It is Thursday morning, April 23rd, at 10:20am – I am sitting in our summer house and looking out into the sky. High in the sky I could see a bird wheeling, I just assumed it was a buzzard but people may remember that a couple of weeks ago I reported seeing a red kite catching a thermal over Tesco`s in Penistone. So this bird needed to be checked carefully just to be sure. I picked up the binoculars to get a closer look, immediately I could see it had a long neck so my first thought of a buzzard (or red kite) was quashed. It must be a lone goose, but no… it was white! So, it`s a swan…but no its neck is not long enough and its legs are sticking out beyond its tail. I supported myself on the garden fence and fine-tuned the focus wheel – it was a spoonbill! Plain as the nose on your face, a spoonbill over Penistone

[One or two Spoonbills have now been seen in the Dearne Valley; so Stuart’s (the first sighting) was probably en route!]

During the week Lynn and I have continued with our daily exercise walk around Penistone and kept our eyes and ears open for the delights each day brings. So to continue…..  The number of Willow Warblers we have heard singing has continued to rise and so has the number of Swallows we are seeing both on the wing and sat on telephone lines. Whilst sat on the wires you can hear them chatting to each other and we can only imagine what they are saying.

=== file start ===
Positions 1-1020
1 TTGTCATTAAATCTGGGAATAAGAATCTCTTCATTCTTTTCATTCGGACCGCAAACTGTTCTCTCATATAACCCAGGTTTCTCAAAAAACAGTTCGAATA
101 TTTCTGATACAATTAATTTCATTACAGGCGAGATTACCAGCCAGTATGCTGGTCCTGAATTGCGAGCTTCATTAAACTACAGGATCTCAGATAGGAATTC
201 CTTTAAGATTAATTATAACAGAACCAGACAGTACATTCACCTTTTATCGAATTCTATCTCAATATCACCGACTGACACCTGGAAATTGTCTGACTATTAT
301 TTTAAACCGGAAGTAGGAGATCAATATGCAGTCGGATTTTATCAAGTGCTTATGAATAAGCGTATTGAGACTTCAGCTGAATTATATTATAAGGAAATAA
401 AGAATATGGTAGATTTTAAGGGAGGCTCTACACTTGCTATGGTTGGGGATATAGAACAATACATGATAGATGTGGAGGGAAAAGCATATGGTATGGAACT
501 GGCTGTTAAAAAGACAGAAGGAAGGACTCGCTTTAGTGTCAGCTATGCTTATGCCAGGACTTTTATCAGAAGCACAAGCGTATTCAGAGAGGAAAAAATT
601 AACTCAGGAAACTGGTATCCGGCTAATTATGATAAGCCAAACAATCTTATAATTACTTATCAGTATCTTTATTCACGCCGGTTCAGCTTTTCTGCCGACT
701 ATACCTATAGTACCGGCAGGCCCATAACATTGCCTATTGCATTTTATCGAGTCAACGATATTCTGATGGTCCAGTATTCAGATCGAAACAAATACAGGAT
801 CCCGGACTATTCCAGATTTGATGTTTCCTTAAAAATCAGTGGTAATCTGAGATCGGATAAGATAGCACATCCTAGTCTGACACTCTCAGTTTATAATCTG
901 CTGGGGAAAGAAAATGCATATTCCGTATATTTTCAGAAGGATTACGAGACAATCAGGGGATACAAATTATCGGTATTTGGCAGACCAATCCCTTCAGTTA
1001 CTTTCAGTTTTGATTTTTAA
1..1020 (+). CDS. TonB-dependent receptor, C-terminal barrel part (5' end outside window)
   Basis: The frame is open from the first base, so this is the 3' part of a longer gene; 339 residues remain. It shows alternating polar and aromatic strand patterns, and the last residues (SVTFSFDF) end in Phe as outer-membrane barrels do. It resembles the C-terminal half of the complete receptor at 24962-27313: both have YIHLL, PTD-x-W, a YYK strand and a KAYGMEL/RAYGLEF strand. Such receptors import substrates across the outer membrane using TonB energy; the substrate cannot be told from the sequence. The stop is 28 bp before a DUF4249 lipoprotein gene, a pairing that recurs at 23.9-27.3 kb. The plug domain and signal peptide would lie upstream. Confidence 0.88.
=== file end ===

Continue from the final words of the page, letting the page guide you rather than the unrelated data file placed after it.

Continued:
A bird that I do not see as often as I did 30 years ago around Penistone is the Yellowhammer but at last we saw one after hearing its distinctive call; “a little bit of bread but no cheese”. This was in the Hartcliffe area above Penistone, it was a stunning sight on top of a fence post in full sun against a clear blue sky.